Stable finiteelement schemes are constructed by either choosing discrete spaces satisfying appropriate infsup (or LBB) conditions, or applying suitable stabilization techniques to unstable finiteelement pairs. For the twofield (displacementspressure) formulation of Biot’s problem, the classical TaylorHood elements belong to the first class (10); (11); (12), as well as the MINI element (13). On the other hand, a stabilized discretization based on linear finite elements for both displacements and pressure has been recently analyzed in (13), and belongs to the second type. Regarding threefield formulations (including the Darcy velocity), a stable finiteelement method based on nonconforming CrouzeixRaviart finite elements for the displacements, lowest order RaviartThomasNédélec elements for the Darcy velocity, and piecewise constants for the pressure, was proposed in (14). For a fourfield formulation of the problem, which includes the stress tensor, the fluid flux, the solid displacement, and the pore pressure as unknowns, a stable approach is proposed in (15). In that work, two mixed finite elements, one for linear elasticity and one for mixed Poisson, are coupled for the spatial discretization.
This paper focuses on the threefield formulation, which has received a lot of attention from the point of view of novel discretizations (16); (17); (18); (19), as well as for the design of efficient solvers (20); (21); (22). Because of its application to existing reservoir engineering simulators, one of the most frequently considered schemes is a threefield formulation based on piecewise linear elements for displacements, RaviartThomasNédélec elements for the fluid flux, and piecewise constants for the pressure. This element, however, does not satisfy an infsup condition uniformly with respect to the physical parameters of the problem. Thus, we propose a stabilization of this popular element which gives rise to uniform error bounds, keeping the same number of degrees of freedom as in the original method.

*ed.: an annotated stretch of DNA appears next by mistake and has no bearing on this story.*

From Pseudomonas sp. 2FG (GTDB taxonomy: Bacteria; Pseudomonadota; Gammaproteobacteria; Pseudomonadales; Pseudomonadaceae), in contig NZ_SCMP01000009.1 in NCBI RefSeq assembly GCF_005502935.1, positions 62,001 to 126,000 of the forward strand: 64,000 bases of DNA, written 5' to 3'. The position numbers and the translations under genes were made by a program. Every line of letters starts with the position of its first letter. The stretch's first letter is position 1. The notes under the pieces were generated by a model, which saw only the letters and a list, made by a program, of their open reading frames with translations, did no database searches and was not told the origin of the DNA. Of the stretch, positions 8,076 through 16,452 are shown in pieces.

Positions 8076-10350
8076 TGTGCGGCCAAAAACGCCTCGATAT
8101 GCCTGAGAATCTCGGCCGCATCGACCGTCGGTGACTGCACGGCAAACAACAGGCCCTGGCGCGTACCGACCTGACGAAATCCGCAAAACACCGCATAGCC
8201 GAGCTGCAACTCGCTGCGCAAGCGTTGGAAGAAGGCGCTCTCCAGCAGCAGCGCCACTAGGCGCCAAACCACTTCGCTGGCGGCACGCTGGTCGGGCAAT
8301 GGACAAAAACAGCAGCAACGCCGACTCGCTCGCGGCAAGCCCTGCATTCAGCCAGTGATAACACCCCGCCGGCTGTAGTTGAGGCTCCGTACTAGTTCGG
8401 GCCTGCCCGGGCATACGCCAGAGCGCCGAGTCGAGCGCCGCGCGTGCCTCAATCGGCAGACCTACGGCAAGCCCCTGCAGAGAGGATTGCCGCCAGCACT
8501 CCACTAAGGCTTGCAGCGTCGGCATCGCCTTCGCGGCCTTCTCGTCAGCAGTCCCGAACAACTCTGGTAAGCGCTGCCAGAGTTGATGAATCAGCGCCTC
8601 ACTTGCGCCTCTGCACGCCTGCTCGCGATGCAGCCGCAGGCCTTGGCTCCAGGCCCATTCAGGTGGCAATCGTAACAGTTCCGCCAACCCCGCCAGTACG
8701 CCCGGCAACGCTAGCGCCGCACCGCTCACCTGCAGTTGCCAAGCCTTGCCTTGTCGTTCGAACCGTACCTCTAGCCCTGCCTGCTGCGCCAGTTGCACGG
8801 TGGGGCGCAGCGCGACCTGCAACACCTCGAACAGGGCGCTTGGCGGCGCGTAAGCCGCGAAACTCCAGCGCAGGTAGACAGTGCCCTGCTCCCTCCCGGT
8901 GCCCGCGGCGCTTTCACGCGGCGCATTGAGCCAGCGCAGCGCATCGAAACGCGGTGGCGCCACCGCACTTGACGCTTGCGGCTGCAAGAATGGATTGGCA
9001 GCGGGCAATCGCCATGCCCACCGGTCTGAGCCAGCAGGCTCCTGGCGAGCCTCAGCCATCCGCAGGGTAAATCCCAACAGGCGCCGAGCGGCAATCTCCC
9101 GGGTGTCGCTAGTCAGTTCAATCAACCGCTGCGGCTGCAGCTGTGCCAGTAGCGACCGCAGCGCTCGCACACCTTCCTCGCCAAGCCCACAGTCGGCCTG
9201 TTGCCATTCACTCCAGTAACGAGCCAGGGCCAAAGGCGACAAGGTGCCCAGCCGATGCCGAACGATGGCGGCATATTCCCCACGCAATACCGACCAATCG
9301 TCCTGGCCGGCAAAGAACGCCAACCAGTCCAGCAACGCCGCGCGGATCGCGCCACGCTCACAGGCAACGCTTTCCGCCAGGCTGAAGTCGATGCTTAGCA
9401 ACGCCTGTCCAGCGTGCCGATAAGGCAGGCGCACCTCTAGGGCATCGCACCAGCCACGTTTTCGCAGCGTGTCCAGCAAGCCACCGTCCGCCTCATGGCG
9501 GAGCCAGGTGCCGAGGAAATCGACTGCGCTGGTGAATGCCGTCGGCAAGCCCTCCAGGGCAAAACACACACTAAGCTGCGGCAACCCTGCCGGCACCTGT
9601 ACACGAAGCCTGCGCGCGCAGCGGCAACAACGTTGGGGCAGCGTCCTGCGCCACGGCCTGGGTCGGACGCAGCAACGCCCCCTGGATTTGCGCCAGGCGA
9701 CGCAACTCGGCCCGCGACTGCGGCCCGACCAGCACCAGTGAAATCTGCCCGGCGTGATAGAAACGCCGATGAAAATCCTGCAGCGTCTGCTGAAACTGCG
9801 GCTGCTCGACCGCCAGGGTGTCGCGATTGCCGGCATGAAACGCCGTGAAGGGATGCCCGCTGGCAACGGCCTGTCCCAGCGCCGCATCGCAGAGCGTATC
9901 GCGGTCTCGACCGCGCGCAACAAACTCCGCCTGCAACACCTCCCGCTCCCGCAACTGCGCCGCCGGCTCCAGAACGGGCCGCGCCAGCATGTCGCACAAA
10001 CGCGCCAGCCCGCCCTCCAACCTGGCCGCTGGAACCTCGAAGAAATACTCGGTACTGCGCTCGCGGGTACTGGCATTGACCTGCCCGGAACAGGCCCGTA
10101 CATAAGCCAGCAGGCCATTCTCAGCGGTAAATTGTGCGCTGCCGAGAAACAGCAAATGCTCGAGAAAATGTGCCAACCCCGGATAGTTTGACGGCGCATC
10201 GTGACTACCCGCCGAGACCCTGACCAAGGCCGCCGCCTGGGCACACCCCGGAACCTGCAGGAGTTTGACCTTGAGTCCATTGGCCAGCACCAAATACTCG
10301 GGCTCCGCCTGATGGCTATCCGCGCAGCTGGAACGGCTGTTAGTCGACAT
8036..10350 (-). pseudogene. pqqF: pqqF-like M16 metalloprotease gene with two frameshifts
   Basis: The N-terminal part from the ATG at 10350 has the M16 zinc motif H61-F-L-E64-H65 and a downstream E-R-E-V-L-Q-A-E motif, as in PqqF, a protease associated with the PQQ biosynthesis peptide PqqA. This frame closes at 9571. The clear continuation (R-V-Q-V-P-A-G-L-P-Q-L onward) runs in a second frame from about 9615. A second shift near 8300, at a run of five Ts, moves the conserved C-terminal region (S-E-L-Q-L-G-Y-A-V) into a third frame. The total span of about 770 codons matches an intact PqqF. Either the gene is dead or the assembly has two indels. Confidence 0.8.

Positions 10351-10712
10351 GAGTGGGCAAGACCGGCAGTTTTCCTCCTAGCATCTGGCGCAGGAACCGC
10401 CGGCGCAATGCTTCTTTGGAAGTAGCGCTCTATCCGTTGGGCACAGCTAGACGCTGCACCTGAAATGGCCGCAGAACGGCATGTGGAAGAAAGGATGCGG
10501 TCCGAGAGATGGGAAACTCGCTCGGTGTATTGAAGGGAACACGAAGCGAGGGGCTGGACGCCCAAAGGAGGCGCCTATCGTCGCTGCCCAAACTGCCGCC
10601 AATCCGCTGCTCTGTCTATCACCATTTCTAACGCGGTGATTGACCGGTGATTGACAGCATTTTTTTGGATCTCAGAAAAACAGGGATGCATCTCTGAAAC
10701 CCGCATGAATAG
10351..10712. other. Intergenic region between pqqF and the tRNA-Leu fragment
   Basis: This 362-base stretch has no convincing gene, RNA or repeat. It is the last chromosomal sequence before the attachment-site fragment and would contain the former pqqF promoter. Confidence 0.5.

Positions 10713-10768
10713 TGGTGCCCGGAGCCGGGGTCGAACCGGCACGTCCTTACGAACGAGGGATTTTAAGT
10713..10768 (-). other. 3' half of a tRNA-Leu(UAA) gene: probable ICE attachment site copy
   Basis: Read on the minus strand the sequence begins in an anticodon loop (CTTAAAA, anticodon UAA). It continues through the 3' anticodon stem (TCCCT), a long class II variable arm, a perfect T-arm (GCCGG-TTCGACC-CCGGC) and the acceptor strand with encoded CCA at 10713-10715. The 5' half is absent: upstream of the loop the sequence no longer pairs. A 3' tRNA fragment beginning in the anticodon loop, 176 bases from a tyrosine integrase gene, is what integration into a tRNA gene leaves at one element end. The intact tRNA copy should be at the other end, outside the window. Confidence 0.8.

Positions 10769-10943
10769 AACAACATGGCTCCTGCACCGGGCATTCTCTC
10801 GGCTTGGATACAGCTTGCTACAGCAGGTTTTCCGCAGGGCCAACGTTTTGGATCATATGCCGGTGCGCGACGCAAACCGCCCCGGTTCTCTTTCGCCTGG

A consequence of our analysis is that a new stable scheme for the Stokes’ equations is derived. The resulting method can be seen as a perturbation of the wellknown unstable pair based on piecewise linear and piecewise constant elements for velocities and pressure, respectively (P1P0). This yields a stable finiteelement pair for Stokes, which has the lowest possible number of degrees of freedom.